Rare orchid found near Norwich ground
Birder Chris Durdin really knows his bees as he spotted a rather unusual orchid growing in the shadows of Carrow Road.As he was cycling past City's football ground, the home of the Canaries, his eye was caught by a striking bee orchid.
Birder Chris Durdin really knows his bees as he spotted a rather unusual orchid growing in the shadows of Carrow Road.
As he was cycling past City's football ground, the home of the Canaries, his eye was caught by a striking bee orchid.
Mr Durdin, who runs a wildlife holiday company taking visitors to remote locations to appreciate rare flora and fauna across Europe, couldn't believe his eyes.
“I saw a bee orchid in full flower and some people with strimmers about to mow the grass. I stopped and got off my bike and called them over to have a look,” he said.
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“They immediately realised what was growing there and then helped me to look for other examples and were found three more,” said Mr Durdin, of Thunder Lane, Thorpe St Andrew.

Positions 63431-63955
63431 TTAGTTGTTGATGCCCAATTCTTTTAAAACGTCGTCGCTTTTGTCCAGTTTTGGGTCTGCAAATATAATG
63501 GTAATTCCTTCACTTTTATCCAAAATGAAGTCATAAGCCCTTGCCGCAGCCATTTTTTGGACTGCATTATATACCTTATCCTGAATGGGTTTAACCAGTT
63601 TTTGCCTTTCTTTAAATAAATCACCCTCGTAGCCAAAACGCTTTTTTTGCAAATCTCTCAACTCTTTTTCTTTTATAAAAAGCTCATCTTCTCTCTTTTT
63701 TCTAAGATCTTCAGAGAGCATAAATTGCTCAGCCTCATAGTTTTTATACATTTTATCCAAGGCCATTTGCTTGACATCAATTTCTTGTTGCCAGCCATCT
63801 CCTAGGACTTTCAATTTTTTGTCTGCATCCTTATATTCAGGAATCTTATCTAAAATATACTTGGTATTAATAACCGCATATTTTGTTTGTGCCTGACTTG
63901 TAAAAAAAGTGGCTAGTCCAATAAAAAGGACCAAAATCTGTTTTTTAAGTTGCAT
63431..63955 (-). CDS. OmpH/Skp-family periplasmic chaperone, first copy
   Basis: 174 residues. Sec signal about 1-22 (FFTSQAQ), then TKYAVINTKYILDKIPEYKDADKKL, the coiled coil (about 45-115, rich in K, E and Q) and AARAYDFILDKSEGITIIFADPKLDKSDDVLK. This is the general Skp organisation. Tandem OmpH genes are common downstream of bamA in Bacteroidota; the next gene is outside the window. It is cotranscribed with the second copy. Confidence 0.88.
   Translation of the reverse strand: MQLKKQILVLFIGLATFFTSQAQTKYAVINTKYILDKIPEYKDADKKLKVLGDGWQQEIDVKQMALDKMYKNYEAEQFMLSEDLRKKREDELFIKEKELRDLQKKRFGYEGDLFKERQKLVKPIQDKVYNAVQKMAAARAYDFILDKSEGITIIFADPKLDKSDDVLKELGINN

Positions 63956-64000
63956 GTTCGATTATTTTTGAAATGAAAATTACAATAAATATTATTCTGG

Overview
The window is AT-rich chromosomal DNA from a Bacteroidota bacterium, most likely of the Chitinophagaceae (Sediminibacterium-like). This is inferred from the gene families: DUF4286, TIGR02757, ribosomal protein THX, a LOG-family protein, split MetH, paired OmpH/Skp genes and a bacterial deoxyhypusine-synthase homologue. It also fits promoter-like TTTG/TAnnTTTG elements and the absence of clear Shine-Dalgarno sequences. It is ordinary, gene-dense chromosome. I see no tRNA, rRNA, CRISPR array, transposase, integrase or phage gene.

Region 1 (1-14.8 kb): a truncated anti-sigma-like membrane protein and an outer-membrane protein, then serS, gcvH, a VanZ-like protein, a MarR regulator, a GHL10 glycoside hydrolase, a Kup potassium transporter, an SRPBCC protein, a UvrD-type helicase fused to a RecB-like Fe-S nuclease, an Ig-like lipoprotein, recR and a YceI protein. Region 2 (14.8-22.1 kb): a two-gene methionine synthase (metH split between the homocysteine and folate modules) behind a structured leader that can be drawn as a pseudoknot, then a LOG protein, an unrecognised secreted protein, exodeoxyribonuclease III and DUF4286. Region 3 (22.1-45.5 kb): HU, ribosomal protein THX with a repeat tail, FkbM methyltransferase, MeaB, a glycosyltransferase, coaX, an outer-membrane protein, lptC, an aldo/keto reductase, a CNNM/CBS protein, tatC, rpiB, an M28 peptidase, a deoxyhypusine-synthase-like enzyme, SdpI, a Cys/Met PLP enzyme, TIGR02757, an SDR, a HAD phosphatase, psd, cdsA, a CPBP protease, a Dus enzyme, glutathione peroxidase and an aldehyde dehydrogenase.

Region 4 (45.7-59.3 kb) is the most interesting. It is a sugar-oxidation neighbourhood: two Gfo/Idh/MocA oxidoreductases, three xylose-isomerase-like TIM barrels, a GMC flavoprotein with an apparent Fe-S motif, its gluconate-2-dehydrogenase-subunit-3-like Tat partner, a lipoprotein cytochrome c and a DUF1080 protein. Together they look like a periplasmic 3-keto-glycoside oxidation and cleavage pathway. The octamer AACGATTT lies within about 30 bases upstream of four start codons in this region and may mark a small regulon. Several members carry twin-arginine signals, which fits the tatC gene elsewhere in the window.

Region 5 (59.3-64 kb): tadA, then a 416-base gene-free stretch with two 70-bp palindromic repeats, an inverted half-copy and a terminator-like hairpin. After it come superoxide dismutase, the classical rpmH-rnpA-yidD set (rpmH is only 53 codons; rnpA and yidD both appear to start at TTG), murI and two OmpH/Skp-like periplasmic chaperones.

He went to the office of the Big Yellow Self Storage Company on Canary Way and explained his find to assistant manager Andrew Miller. “I was very pleased and surprised to be told that we had some rare orchids growing on our site,” said Mr Miller, who has been at the Norwich branch since it opened in 2001.
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He asked his two landscape contractors, Malcolm Goreham, and Peter King, of GDC Ltd, of St Olave's, near Yarmouth, not to mow too close to the flowering orchids.
Mr Durdin, who was based at the RSPB's regional office in Thorpe Road, Norwich, and worked for the wildlife charity for 30 years, said that the orchids were almost certainly self-sown. “They produce a lot of seeds so it is entirely possible that they just landed there and started growing.
“Most orchids tend to thrive on often very poor soils because they co-exist with a natural type of fungus which helps them to thrive,” he said.
“I was really surprised to see them in Riverside. It isn't an area normally associated with unusual flowers,” he added. They are likely to to be flowering for about the next fortnight.